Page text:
“Ten thousand years in the future, long after the Côte d’Azur had been abandoned, the first explorers would puzzle over these empty pits, with their eroded frescoes of tritons and stylized fish, inexplicably hauled up the mountainsides like aquatic sundials or the altars of a bizarre religion devised by a race of visionary geometers.“
The empty swimming pool was a leitmotif for J. G. Ballard. It first appeared in his 1967 one-sentence short story Notes Towards a Mental Breakdown, then reappeared in High-Rise, Hello America, Cocaine Nights, Miracles of Life. That it is referenced twice in Empire of the Sun, in which Ballard recalls returning to his abandoned family home, hiding out from Japanese soldiers and watching the pool slowly drain day by day, suggests some biographical trace. But it is the quote above, taken from his 1993 novel Supercannes, that gets closer to the larger significance Ballard attached to the image. A sign of Western exhaustion, future hauntologies of hedonism, the simultaneous sense of awe and immanent despair at the infrastructure that underpins late-capitalism’s lifestyles.
As we watch the water ebb away, Enda Walsh’s Penelope decamps the Homeric story to the bottom of an empty swimming pool. And Sabine Dargent’s set, with louche bar, rackety fixtures, makes for a grubbily eloquent image of decline. The hundred suitors of myth have been reduced to four; men who have flown what is loosely referenced as the Irish economic collapse and the end of Western civilisation. Ludicrous characters who primp, pomp, and lounge around like King of the Hill meets Tool Academy. Businessmen, “who would sell their granny for a deal”.
Unlike the community of skaters in the film Dogtown and Z-Boys, who gather around their empty aquatic arena with a spirit of shared purpose, a wary sense of competition pervades the men’s relationships, alliances are half-struck, group-decisions made to forgo trust. Where the Z-Boys engage in repurposing and revivifying their amenity the men are happy to sit around in it, waiting, in a parody of luxury, drinking, squabbling, middle-aged and ridiculousness. Yet their purposes are clear: to out-survive, to overcome, to win Penelope’s hand and thereby save themselves. Contrast this to Con Air, and Steve Buscemi’s serial killer. His tea-party by the empty pool with a small girl. a scene of travesty and menace, ultimately results in the eerie control of the psychopath transformed into some kind of abstinence, elevating him to a moral superiority over the audience who imagine and expect child-murder. No such attempts are made by Walsh, who relishes in taking the lead in dragging us down. The debasement of man, his, hypocrisy, violence, weakness and stupidity, is elaborated with the insistent Oedipal relish of a son simmeringly furious at old dad. Murderous impulses abound, and abstinence is queasily enforced. And where Con Air’s pool becomes a tease to the moral tides of Middle Transatlantia, Penelope’s greedily reflects our worst excesses as a species.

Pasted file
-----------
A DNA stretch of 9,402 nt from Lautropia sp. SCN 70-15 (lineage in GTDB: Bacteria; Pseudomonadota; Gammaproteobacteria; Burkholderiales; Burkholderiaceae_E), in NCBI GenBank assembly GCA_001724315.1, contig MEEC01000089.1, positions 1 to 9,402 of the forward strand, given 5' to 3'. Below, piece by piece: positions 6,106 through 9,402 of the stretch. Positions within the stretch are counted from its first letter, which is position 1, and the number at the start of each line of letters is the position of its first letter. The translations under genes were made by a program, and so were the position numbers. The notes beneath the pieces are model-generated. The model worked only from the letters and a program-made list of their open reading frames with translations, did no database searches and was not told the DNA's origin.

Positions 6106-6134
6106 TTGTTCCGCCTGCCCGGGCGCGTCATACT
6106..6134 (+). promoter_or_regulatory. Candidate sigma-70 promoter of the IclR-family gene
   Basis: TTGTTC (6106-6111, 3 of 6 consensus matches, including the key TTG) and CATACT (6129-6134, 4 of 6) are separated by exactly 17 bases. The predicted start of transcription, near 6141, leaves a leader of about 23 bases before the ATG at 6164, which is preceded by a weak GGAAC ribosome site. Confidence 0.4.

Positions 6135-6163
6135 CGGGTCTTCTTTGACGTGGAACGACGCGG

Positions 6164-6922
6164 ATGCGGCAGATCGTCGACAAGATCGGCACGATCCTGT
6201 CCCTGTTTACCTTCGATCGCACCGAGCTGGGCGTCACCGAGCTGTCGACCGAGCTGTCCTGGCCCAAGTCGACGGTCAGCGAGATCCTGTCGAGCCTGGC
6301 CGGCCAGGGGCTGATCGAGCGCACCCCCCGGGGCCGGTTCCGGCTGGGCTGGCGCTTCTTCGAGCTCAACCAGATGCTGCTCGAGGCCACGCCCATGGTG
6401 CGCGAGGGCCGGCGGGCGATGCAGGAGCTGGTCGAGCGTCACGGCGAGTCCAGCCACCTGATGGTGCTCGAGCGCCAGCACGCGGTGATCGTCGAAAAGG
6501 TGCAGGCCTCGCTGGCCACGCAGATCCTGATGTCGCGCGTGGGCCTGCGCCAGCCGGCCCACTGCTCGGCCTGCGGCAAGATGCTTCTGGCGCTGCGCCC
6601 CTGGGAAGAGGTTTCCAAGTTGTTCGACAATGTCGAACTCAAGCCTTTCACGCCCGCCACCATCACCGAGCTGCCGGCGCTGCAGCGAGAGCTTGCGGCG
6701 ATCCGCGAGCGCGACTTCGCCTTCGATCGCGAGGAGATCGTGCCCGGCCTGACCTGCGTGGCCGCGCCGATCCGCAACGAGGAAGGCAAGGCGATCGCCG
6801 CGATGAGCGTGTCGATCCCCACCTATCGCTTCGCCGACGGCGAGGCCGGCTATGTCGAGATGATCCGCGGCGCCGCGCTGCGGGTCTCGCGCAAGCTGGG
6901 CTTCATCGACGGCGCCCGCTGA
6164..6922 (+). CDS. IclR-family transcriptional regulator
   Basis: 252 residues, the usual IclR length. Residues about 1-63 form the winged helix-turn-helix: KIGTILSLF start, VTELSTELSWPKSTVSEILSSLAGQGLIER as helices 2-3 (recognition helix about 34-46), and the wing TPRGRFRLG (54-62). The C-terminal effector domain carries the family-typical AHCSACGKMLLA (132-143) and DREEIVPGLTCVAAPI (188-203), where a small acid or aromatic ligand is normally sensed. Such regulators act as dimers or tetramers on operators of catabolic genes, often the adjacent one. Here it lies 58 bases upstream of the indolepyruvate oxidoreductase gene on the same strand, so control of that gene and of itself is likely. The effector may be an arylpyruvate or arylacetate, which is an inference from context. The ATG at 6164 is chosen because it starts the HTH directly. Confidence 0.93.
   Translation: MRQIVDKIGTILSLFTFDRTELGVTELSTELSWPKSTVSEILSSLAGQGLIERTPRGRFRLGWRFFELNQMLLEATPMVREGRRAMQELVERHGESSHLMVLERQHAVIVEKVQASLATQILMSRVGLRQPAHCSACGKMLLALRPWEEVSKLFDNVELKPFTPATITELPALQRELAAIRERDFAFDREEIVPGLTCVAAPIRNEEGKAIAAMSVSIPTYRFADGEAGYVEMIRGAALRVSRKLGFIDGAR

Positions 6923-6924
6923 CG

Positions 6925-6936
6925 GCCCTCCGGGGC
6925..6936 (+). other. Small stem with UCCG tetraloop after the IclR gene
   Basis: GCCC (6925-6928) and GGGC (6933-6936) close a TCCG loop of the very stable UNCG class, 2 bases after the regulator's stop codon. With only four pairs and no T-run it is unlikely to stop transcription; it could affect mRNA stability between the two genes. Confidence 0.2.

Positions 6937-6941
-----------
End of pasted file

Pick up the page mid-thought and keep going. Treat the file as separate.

Salvation for these men, it appears, comes in lyrical honesty, vulnerability. And lyricism is Walsh’s strength. The men’s soliloquys, as they speak into a microphone to communicate to the semi-mythical Penelope, are bravura pieces of writing, fluid, rapturous – and well-handled by the capable cast. A particular highlight is Niall Buggy’s exquistely-paced monologue in which he gently turns an image of senility, the spaces behind his mind, into a possibility for a new life. The play’s best moment comes with an unexpected and marvellous scene of rapid costume changes, in which Karl Shiel’s macho caricature performs a tongue-in-cheek am-dram visual sonnet, through Napoleon and Jospehine, Rhett Butler and Scarlett O’Hara, JFK and Jacqui – in all of about forty seconds. Twee madness, with an economy of direction that augments the ludicrous atmosphere, by dint of being so absurdly deft.
There is a swagger to Walsh’s writing, a cocksureness, which parades along the shoreline of prose like a sock in a pair in of speedos, and is never quite tempered – be it by the passages of sweetness and honesty, or the violent imagery of viscera. The men mark their predicament with scattershot collections of aphorisms and philosophical insights that feel like poses beneath the pose. The absurdism coined from another Irishman Beckett feels flimsy, and while the “thrownness” of existence rarely has a cuter setting than a drained swimming pool, at times you’d prefer someone to be dragging their nails across the tiles, such is the mistaking of irrelevance for the drama of miscommunication. Tranches of dialogue, like a clothesline, bump and flutter, overcoloured, and despite Walsh’s evident flair for rhythm and image, lose shape.
Ultimately we get a play that reaches, a what takes place feels slightly muddled. Billy Wilder was a great fan of Raymond Chandler, ‘He was a mess, but he could write a beautiful sentence. “There is nothing as empty as an empty swimming-pool.” That is a great line, a great one’. For the powerful tide of words that carries us away, Penelope doesn’t quite fill the pool.